I recently published a tool for Unity that exposes additional settings for Unit
The central environment in RedFrame is a large mansion. While developing the 3d model of the house I didn’t pay much attention to its total resolution; I wanted to see how far I could push mid-range hardware and didn’t want the design of the environment to be influenced by technical considerations. To our delight the house runs completely smoothly on an ATI Radeon HD 5770 with a gig of video memory. Although this video card is no slouch, try it’s also not a high-end gaming GPU.
The resolution of the house model was originally 1, for sale 371,298 vertices. We’re going to expand the environment quite a bit and will need to keep the game playable on as many systems as possible, so I’ve started the process of reducing the resolution of the Maya model as much as possible without negatively affecting the way it’s perceived by the player. I realized that a lot of our detail was unnecessary; some of the tight detail even detracted from the image by causing flickering when anti-aliasing was disabled.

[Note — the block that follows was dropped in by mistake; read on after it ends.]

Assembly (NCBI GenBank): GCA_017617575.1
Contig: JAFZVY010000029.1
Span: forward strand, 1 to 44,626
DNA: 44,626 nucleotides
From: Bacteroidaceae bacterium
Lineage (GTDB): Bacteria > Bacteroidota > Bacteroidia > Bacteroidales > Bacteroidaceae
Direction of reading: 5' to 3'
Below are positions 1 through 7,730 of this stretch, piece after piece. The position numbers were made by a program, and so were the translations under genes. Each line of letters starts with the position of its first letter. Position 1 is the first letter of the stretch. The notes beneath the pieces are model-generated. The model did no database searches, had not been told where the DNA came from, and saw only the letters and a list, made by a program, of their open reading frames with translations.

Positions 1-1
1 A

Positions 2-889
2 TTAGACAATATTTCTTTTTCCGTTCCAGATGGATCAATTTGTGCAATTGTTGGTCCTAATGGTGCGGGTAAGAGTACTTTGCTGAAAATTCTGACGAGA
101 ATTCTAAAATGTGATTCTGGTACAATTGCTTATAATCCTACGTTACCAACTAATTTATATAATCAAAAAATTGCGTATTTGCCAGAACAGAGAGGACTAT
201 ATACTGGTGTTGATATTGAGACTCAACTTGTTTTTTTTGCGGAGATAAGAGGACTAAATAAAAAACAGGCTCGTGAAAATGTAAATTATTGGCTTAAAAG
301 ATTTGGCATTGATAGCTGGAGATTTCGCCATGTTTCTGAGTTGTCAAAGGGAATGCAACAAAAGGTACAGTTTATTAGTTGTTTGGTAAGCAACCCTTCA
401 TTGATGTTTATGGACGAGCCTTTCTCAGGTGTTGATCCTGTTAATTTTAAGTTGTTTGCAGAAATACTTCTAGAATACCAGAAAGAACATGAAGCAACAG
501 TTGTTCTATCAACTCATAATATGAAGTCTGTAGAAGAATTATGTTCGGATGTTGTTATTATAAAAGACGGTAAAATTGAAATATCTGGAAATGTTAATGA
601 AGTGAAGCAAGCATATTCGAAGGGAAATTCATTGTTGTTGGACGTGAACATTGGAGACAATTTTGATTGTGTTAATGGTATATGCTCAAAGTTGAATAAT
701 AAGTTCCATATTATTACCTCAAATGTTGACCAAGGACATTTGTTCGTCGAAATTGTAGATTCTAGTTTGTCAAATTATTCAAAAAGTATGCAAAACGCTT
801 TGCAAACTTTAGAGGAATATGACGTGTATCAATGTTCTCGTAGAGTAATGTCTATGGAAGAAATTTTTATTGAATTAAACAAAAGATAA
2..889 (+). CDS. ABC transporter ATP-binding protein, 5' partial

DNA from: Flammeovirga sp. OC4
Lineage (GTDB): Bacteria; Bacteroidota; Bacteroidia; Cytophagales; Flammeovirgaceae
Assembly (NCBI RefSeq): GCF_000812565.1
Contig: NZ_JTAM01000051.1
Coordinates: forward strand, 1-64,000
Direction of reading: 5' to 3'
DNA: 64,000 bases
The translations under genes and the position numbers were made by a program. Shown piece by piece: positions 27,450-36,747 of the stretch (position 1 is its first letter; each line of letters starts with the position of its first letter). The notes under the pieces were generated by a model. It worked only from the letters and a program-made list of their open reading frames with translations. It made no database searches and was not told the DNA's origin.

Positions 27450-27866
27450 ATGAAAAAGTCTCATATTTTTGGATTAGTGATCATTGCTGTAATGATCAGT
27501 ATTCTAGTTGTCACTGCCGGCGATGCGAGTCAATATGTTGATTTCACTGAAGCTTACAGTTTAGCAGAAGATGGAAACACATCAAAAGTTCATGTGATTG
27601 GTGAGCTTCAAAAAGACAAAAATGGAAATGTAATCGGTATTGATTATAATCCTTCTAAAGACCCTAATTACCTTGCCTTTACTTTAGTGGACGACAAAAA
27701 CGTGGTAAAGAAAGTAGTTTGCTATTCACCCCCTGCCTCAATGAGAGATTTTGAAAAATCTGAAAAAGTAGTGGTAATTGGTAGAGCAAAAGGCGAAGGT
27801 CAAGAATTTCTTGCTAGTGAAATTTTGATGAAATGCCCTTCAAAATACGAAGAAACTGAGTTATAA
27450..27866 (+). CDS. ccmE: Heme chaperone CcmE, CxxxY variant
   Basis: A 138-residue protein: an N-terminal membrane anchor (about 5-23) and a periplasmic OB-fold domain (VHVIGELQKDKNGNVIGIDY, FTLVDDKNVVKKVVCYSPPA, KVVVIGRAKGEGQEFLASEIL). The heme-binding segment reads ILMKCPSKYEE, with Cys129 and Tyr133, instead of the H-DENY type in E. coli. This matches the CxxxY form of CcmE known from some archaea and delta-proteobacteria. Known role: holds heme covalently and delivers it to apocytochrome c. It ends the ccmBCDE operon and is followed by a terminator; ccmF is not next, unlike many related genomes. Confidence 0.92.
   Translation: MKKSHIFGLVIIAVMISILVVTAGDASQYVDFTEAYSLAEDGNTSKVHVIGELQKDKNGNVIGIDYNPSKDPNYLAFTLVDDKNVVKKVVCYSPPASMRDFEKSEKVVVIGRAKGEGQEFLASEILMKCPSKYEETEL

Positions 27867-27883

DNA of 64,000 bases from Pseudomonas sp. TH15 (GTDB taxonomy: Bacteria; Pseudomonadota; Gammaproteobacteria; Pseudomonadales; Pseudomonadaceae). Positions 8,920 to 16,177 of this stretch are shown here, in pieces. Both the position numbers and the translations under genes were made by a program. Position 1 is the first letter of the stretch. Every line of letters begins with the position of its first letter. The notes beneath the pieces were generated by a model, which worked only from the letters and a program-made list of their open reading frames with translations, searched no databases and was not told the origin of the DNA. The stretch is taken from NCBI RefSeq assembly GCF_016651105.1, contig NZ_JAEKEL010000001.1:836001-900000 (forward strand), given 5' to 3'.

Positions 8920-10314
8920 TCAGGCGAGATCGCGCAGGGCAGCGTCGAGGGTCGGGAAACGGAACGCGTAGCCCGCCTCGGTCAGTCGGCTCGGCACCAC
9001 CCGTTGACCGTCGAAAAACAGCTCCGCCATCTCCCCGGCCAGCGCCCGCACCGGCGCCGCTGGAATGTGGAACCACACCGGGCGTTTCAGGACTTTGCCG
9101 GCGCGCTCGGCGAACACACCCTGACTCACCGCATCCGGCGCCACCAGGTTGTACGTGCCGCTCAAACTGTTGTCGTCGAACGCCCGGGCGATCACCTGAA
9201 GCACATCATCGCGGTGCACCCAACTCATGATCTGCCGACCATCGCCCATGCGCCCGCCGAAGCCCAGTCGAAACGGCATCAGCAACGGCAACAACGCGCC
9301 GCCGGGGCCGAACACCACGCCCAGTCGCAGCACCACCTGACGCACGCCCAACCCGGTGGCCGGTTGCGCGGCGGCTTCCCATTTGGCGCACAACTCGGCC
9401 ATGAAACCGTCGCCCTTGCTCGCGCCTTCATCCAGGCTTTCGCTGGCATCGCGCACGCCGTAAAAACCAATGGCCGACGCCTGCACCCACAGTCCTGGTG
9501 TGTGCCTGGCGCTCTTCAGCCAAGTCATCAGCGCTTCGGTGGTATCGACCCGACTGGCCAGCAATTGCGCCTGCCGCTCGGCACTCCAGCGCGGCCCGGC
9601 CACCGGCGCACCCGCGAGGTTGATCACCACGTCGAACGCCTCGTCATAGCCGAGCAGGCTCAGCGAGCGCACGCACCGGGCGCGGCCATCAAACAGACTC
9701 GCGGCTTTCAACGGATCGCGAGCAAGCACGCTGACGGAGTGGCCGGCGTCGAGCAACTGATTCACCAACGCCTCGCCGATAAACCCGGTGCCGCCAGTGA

The scene is quite large, so prioritizing my time is a little difficult. My first thought was just to go through each room looking for objects that are more detailed that they need to be, but this is somewhat arbitrary. My second technique has been to print a list of all objects in the scene and then order them by how much resolution they have. It is still arbitrary in a sense, but it has been a nice weapon with which to attack the problem.
Because I’m more comfortable programing in Unity than in MEL, I wrote a C# script to sort models by resolution. It’s my first time using Linq, which I still need to wrap my head around. You can download the script here – just import your model into Unity, drop it into a new scene, and attach the script to the model’s root game object.